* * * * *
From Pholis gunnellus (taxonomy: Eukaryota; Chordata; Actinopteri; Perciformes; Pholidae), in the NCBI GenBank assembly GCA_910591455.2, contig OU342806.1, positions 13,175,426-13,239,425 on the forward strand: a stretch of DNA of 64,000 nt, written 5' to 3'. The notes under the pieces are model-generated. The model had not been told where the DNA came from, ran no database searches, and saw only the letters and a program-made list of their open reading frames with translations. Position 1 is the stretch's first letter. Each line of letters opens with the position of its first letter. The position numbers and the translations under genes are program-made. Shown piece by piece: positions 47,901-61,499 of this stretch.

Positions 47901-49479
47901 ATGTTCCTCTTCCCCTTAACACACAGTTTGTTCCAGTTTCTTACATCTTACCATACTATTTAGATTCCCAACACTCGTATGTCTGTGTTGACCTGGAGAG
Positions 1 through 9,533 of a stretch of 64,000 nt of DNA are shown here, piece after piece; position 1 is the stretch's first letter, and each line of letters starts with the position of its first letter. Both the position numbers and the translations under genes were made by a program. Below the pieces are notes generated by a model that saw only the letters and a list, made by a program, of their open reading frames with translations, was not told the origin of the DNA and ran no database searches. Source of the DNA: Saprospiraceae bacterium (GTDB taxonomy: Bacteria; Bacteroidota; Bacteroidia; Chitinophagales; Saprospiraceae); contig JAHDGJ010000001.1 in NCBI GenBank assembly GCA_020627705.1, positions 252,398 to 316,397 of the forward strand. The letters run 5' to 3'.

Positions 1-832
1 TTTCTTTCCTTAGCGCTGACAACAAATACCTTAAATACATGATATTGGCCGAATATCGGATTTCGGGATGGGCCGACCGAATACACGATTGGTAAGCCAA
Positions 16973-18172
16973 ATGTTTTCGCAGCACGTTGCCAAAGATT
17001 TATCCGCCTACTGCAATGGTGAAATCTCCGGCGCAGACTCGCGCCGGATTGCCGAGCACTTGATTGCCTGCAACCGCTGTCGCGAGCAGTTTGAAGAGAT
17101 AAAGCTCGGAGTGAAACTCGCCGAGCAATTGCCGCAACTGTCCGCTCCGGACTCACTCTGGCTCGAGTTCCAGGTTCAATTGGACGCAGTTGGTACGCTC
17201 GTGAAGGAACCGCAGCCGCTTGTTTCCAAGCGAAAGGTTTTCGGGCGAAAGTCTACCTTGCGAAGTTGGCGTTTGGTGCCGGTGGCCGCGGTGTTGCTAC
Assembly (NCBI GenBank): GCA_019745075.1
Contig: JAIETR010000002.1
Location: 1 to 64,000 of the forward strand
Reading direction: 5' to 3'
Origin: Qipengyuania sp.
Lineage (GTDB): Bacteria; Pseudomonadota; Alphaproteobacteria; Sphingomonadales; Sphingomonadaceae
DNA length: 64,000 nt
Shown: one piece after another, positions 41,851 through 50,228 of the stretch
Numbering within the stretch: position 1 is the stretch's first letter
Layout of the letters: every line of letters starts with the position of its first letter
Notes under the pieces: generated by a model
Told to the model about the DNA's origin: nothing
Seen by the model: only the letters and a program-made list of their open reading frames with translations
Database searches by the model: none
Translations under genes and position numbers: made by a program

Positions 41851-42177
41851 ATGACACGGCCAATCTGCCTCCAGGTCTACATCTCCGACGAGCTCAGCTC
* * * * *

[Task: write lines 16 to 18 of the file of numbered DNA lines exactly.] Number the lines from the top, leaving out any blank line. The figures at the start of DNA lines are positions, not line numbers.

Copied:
Origin: Qipengyuania sp.
Lineage (GTDB): Bacteria; Pseudomonadota; Alphaproteobacteria; Sphingomonadales; Sphingomonadaceae
DNA length: 64,000 nt